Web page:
5.3 M a k i n g u s e o f t h e f i n d i n g s

Clearly successful mappings are influenced by the fineness of the sense discrimination in the resources. How finely they are distinguished can be inferred from the similarity score matrices generated from the algorithm for the two pairs of mappings. Read- ing the matrices row-wise shows how vaguely a cer- tain sense is defined, whereas reading them column- wise reveals how polysemous a word is. The presence of unattached senses also implies that using only one single resource in any NLP application is likely to be insufficient.

This is illustrated for one of the test words (note)

in Figure 2. (. = correctly mapped, o = ,expected target, x = incorrectly mapped, and * = fi~rced er- ror) Tables 6 and ? show the corresponding WN synsets and LDOCE senses. It can be seen that Dt

and D~_ are both about musical notes, whereas D~

and Ds can both be construed as letters.

Consequently, using this kind of mapping data, we may be able to overcome the inadequacy of WN in at least two ways: (i) supplementing the missing senses to achieve an overall balanced sense discrim- ination, and (ii) superimposing the WN taxonomy with another semantic classification scheme such as that found in ROGET.

For the first proposal, we can, for example, con- flare the mapped senses and complement them with the detached ones, thus resulting in a more com- plete but not redundant sense discrimination. In the above case, we can obtain the following new set

of senses for note:

78

Ot

D2 03 D4 Ds

06

D?

Ds D9 Olo

SI $2 S3 $ 4 S5 S~ o e

S? $8

e

e o

Figure 2: LDOCE to WN mapping for note

Synset WN Synsets

S, eminence, distinction, preeminence, note $2

$3

$4

note, promissory note, note of hand

bill, note, government note, bank bill, banker's bill, bank note, banknote, Federal Reserve note, greenback

note (tone of voice) $5 note, musical note, tone $6 note, annotation, notation S? note, short letter, line Ss note (written record) Sg note (emotional quality)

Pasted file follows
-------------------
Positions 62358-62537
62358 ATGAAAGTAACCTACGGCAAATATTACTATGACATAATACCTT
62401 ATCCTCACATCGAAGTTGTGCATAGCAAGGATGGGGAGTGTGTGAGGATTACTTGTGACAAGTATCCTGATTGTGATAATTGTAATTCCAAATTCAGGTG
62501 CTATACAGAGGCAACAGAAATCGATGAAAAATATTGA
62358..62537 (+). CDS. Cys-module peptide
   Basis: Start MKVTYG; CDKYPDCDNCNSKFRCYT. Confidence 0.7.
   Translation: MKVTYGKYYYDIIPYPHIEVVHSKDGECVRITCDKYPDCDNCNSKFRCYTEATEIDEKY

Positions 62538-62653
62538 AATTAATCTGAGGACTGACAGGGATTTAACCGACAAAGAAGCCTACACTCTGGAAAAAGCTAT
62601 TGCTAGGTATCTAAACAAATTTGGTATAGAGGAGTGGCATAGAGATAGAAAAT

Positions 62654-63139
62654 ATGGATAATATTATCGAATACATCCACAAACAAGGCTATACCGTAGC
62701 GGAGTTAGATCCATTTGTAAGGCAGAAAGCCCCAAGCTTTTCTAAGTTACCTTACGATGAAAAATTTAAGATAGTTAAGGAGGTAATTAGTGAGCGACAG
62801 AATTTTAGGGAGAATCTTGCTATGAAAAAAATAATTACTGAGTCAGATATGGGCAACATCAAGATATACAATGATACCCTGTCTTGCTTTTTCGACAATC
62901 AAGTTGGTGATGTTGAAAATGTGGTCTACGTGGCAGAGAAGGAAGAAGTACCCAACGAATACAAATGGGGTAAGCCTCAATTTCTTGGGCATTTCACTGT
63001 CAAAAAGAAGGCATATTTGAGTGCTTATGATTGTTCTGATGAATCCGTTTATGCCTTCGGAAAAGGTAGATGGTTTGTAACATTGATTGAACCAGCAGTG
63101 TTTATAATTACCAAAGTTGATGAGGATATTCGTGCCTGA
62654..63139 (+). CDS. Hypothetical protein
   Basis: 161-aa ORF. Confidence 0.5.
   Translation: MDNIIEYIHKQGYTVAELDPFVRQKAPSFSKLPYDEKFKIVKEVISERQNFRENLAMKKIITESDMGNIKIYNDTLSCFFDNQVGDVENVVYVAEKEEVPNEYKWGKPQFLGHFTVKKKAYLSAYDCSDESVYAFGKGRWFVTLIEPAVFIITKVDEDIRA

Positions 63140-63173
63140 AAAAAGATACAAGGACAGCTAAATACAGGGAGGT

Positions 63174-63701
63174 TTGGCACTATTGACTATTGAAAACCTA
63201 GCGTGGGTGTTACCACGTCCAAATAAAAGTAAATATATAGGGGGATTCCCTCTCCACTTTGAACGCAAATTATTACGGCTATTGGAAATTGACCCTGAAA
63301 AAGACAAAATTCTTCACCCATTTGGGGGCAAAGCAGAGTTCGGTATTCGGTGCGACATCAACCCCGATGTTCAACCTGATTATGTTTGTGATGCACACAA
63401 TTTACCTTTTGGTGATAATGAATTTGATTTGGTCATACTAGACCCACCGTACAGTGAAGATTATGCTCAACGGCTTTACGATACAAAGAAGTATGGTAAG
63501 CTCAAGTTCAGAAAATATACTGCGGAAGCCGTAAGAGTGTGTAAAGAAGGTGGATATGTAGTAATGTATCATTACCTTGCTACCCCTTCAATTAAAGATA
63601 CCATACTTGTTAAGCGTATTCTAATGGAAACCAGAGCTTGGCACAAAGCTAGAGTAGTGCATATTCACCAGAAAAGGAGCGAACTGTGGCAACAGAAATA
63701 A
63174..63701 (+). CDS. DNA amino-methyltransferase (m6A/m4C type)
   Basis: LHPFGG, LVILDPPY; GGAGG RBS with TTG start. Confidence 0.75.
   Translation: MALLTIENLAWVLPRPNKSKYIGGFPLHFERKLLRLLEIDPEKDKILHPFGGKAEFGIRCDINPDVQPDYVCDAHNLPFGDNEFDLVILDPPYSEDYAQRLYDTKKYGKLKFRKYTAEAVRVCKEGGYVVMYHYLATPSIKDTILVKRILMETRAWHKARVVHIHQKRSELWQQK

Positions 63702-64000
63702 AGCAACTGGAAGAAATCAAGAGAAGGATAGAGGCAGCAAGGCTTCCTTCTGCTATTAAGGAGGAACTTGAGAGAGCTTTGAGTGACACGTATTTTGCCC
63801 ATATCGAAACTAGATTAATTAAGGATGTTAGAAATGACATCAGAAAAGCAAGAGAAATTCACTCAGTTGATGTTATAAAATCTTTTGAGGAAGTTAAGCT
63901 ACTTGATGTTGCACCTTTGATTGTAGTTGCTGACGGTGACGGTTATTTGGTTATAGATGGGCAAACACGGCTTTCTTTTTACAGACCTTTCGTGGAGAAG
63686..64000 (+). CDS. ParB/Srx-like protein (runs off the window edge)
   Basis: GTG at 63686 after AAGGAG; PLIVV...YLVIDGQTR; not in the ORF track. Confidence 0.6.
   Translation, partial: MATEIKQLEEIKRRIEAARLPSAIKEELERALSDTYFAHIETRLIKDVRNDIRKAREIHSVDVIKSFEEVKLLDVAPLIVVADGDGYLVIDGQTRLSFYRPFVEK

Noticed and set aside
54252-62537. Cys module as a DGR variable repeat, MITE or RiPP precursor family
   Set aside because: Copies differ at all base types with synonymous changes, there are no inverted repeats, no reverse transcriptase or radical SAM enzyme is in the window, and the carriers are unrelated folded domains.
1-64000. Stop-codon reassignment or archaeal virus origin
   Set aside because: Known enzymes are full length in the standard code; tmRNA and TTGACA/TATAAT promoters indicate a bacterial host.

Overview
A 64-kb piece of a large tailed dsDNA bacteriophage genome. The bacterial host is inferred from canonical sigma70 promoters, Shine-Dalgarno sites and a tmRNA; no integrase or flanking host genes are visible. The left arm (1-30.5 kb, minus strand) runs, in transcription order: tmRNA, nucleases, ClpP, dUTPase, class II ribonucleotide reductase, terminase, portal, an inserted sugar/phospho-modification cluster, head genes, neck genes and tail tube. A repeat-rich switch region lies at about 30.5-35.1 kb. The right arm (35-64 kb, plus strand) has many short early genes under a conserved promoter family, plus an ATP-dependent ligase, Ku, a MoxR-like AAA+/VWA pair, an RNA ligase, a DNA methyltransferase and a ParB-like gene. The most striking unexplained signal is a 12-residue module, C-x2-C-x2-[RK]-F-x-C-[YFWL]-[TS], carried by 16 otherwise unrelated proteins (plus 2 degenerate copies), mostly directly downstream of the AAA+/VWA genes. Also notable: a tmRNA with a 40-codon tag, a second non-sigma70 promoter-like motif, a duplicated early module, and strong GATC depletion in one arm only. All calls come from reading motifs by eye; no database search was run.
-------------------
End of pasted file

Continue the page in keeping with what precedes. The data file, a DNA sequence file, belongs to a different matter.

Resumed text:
Table 6: WordNet synsets for note

1 . p r o m i s s o r y n o t e

2. bank n o t e 3 . t o n e o f v o i c e

4. musical n o t e

5. annotation

6. l e t t e r 7. v r i t t e n r e c o r d

8. e m i n e n c e

9. emotional q u a l i t y 10. e l e m e n t

Note that 1 to 7 are the senses mapped and con- tinted, 8 and 9 are the unattached syusets in WN, and 10 is the unattached sense in LDOCE.

The second proposal is based on the observation that the classificatory structures in W N and RO- G E T may be used to complement each o t h e r because each of them may provide a better way to capture se- mantic information in a text at different times. As in our "cast" example, the WN taxonomy allows prop- erty inheritance and other logical inference from the information that "cast" is an assemblage, a n d thus is a social group; while the R O G E T classification also captures the :'drama" setting, so that we know it is not just any group of people, but only those in- volved in drama. Imagine we have another situation as follows:

He sang a song last night. T h e notes were too high for a bass.

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Sense L D O C E Definition

musical sound, usu. of a particular length a n d P I T C H

Dt

D 2 a written s i g n for a n y of these sounds

D s a q u a l i t y o f voice D4 a n y quality ; E L E M E N T D s

Ds

a record or r e m i n d e r in w r i t i n g

a r e m a r k a d d e d to a piece o f w r i t i n g a n d placed o u t s i d e t h e m a i n part o f t h e w r i t i n g (a~ a t t h e side or b o t t o m of a pa~e, or a t t h e emi) a s h o r t usu. i n f o r m a l l e t t e r

a formal letter between g o v e r n m e n t s a'piece of p a p e r m o n e y

D7 D s D9

D 1 o P R O M I S S O R Y N O T E

Table 7: L D O C E definitions for note

song -- ( a short musical composition ...) => musical composition, opus, ...

8> m u s i c

=> a . r t , fine art

=> c r e a t i o n

=> artifact, artefact

=> object, inanimate objec~ . . . .

=> entity

Uol;e, musical n o g e , ~one

=> musical n o t a t i o n

8> n o t a t i o n , n o t a t i o n a l s y s t e m 8> w r i t i n g , s y m b o l i c r e p r e s e n t a t i o n

8> w r i t t e n c o ~ u n i c a t i o n , . . . => c o ~ u n i c a t i o n

8> s o c i a l r e l a t i o n ~> r e l a t i o n

8> a b s t r a c t i o n

b a s s , b a s s o - - (an a d u l t male s i n g e r . . . ) => s i n g e r , v o c a l i s t

" > musician, instrumentalist, player